Turkish minorities are scapegoats for failed coup

Christians and Jews in Turkey are growing more fearful of a resurgence of xenophobia. They are being targeted for blame for the failed July coup against the Erdogan government, Voice of America reports.

Abandoned Jewish cemetery at Edirne, Turkey (VOA)

Christian and Jews represent about two-tenths of one percent of Turkey’s mostly Muslim population of 79 million.

But pro-government media outlets as well as some government officials
have accused them of playing a role in the July coup attempt and have
stepped up the rhetoric against Christians and Jews.

At a “Democracy and Martyrs” rally in August, a pro-government,
million-strong anti-coup demonstration in Istanbul, three of the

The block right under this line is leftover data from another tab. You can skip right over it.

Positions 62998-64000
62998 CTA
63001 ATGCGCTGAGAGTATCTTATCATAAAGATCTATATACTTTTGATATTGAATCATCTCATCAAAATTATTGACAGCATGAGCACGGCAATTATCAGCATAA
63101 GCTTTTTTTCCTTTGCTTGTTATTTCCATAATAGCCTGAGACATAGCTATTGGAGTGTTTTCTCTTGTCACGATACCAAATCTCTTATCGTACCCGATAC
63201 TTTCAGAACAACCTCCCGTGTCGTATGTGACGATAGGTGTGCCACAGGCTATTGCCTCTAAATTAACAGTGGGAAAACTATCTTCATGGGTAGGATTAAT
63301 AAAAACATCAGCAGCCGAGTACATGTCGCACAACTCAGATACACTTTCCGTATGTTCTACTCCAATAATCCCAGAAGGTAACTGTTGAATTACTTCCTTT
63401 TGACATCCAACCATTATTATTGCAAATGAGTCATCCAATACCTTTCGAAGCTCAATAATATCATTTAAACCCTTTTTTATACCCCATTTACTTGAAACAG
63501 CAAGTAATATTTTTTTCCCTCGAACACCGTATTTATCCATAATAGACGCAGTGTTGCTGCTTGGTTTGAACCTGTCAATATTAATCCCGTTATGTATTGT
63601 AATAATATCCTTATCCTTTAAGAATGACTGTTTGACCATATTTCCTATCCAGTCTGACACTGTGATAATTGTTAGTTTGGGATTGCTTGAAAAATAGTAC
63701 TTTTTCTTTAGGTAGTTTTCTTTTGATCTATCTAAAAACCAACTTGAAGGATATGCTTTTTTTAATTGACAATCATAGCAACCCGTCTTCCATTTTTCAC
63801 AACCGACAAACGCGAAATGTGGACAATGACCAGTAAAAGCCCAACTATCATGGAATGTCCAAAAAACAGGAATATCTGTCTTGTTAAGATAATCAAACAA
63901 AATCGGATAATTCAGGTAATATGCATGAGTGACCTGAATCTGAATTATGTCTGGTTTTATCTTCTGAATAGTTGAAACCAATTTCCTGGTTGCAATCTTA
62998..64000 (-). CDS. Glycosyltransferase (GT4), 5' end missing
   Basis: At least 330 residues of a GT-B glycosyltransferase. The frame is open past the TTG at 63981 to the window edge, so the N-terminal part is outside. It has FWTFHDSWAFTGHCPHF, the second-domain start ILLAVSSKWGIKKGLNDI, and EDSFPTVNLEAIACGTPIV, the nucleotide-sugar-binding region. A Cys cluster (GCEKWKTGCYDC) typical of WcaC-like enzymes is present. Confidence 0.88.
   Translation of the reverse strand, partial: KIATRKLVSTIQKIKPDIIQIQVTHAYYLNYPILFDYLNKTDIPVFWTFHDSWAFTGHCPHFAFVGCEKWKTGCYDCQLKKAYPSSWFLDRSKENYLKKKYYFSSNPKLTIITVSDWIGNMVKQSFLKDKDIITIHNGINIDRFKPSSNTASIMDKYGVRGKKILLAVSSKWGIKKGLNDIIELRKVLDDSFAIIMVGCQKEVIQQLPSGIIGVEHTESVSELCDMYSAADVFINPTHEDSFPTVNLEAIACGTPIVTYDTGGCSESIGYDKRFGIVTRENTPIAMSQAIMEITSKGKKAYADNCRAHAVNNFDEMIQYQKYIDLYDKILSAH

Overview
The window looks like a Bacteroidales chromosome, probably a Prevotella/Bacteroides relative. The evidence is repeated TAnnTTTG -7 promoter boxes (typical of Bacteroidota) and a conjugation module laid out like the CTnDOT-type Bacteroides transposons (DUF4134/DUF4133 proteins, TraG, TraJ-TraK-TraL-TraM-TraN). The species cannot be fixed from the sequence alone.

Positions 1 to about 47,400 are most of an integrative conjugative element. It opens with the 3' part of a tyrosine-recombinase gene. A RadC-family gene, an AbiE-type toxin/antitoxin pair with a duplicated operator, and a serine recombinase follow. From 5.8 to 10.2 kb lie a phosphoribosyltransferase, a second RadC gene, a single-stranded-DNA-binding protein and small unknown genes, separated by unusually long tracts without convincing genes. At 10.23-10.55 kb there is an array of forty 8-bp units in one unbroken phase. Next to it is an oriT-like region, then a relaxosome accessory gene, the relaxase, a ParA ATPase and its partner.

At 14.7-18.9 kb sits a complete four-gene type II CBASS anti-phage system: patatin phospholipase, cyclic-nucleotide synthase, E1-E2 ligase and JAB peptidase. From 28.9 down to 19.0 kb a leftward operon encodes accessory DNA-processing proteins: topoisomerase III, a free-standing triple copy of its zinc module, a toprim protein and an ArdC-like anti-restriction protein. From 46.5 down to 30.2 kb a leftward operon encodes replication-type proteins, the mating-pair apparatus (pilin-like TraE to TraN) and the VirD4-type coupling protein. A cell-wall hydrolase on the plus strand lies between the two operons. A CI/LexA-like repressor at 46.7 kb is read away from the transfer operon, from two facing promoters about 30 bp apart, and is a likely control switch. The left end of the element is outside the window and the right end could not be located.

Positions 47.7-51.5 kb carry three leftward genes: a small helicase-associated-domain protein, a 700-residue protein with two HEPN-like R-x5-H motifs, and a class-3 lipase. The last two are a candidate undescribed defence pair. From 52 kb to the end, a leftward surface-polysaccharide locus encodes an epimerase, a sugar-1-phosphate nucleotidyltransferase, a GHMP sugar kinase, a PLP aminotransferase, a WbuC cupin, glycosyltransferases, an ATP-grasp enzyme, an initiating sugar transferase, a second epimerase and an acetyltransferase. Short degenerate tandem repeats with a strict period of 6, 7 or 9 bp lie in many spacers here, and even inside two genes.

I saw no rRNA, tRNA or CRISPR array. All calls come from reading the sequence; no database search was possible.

speakers linked religious minorities to coup plotters, calling them
“seeds of Byzantium, “crusaders,” and a “flock of infidels.”

Christian and Jewish leaders, some of whom denounced the coup
attempt, were in attendance at the rally in attempt to show solidarity
with the government. Turkey has been in a state of emergency since the
coup attempt and tens of thousands of Turks have been jailed for
investigations.


Turkish human rights lawyer Orhan Kemal Cengiz told VOA
pro-government media have “embraced an alarming narrative of
scapegoating Turkey’s religious minorities and connecting the coup plot
to them.”

“Particularly pro-government media outlets have taken an anti-U.S.
and anti-EU attitude, which I can call a xenophobic attitude, in which
they attempt to demonize the West and accuse it of the coup attempt,” he
said. “And this narrative targets and harms non-Muslims in Turkey.”

Scholar Rifat Bali, who has written several books on Turkish Jews,
says that even though the report of minority ties to the coup have no
foundation, Christians and Jews are being targeted.

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